• MallyGirl
    • By MallyGirl 5th Jan 18, 4:53 PM
    • 2,736 Posts
    • 7,745 Thanks
    MallyGirl
    Right now I'm happy to stay, so much so that just this afternoon I declined even hearing more details from a recruiter who contacted offering a higher salary. However for me the important thing is to have a plan and the option to leave should I wish to in the future rather than knowing I'll be stuck working right up until (or beyond) state pension age. You never know when your company might crash or a new manager you hate comes along forcing you to endure rather than enjoying work.
    Originally posted by Reue
    Same here. As a result of all that I have learned on this forum, plus other sources, in the last year or so I now know where I stand and what early retirement could mean in terms of future income. I am planning to carry on for another 9/10 years but that might change. I am now aiming for something, in terms of pension and investments, rather than just drifting along.
    • stoozie1
    • By stoozie1 6th Jan 18, 1:48 PM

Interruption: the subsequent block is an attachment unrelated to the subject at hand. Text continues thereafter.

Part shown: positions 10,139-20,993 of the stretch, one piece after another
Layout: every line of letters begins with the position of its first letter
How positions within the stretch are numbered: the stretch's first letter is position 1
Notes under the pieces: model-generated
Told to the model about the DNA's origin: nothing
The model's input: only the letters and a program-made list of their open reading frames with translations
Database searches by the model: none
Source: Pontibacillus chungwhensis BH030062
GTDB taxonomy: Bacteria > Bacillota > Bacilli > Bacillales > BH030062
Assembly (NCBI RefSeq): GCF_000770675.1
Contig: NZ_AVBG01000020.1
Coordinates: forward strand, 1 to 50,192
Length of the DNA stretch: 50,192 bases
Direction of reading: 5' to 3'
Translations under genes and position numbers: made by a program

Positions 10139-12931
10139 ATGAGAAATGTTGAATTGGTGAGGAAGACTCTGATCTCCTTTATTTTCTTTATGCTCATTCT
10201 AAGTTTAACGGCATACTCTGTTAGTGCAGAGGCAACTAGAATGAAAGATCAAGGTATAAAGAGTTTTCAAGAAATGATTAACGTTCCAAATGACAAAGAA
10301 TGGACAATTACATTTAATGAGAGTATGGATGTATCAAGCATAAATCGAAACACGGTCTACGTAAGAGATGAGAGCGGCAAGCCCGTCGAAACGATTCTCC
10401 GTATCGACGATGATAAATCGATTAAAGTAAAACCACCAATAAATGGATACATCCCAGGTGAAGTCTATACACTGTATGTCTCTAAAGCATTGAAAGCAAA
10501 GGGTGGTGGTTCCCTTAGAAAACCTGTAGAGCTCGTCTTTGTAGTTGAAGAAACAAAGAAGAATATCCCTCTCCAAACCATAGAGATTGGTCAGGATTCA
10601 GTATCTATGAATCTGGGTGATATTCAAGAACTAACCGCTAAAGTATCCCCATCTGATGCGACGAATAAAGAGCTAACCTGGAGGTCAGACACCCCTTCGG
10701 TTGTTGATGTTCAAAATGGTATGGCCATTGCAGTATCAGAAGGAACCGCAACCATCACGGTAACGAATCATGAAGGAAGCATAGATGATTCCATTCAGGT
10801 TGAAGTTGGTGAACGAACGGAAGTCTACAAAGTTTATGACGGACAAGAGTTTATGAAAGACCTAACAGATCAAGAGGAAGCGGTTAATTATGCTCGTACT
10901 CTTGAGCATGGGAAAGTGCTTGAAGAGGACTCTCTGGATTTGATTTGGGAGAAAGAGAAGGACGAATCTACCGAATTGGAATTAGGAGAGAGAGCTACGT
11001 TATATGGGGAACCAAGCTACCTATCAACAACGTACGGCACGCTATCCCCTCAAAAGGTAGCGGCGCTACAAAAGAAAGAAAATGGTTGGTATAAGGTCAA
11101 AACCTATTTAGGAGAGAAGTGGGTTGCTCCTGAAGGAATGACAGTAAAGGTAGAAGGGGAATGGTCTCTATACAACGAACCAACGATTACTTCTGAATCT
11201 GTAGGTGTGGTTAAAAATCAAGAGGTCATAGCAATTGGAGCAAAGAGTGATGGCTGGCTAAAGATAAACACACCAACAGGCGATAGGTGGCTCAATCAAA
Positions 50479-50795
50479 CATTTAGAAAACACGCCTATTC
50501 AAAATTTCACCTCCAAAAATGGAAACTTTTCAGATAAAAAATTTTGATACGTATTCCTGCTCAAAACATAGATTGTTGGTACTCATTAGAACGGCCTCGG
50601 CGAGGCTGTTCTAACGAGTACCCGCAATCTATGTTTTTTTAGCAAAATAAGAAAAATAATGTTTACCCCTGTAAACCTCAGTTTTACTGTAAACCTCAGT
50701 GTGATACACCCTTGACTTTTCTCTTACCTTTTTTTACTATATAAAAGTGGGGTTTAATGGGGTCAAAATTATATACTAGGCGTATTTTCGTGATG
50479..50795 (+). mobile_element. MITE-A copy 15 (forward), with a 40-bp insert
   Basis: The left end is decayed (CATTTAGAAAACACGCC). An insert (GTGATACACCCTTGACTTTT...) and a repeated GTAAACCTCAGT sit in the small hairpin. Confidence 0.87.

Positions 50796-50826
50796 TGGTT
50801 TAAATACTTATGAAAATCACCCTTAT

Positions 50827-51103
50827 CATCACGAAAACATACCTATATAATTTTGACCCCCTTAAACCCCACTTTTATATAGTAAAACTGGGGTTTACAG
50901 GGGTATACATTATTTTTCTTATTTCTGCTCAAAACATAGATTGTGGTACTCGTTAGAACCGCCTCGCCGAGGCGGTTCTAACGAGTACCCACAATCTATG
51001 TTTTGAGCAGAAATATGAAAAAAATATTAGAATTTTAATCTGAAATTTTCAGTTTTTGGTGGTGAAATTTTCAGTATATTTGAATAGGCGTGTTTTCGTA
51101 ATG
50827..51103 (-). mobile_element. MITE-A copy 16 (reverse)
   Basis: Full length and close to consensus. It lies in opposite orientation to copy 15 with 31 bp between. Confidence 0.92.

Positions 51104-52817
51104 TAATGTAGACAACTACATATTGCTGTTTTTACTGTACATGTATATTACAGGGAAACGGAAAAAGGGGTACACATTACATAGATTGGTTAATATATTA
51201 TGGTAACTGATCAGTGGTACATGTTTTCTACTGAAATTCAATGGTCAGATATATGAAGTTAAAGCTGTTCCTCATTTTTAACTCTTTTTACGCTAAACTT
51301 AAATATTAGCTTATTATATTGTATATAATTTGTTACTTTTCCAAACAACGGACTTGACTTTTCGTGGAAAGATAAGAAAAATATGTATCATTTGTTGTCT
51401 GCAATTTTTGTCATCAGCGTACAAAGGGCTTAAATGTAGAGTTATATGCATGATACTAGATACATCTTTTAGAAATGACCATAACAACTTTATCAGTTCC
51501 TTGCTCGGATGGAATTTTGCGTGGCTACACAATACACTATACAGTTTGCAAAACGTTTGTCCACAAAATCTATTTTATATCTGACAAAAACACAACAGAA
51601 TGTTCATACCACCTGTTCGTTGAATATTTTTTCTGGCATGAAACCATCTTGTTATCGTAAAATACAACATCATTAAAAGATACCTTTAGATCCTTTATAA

• 555 Posts
    • 497 Thanks
    stoozie1
    Could anyone help with a future projection for early retirement?

    Our NUMBER: £28k/annum in today's money

    OHs DB pensions:
    1x fs linked 80ths pension deferred, currently worth 10k/annum plus 3x LS, NRD 60
    1x CARE pension, estimated value 18k if taken at SRA, no further contribution allowed after age 60

    OHs SIPP currently worth £26k

    My DB pension worth 2.5k/annum, NRD 65

    SIPP worth 8k

    Joint savings of 70k

    Enough time for us to both earn full new state pension, even though we were both contracted out.

    I'm 43 and OH is 42.

    Where would we have to get to for DH to retire at say, 57?
    Save 12 k in 2018 challenge member #79
    Target 2018: 24k Jan 2018- £560 April £2670
    • atush
    • By atush 6th Jan 18, 3:37 PM
    • 16,806 Posts
    • 10,488 Thanks
    atush
    Obviously you need to up your DC pensions both of you. Beyween you, you only have 34k. I would want to see 200k.
    • stoozie1
    • By stoozie1 6th Jan 18, 5:02 PM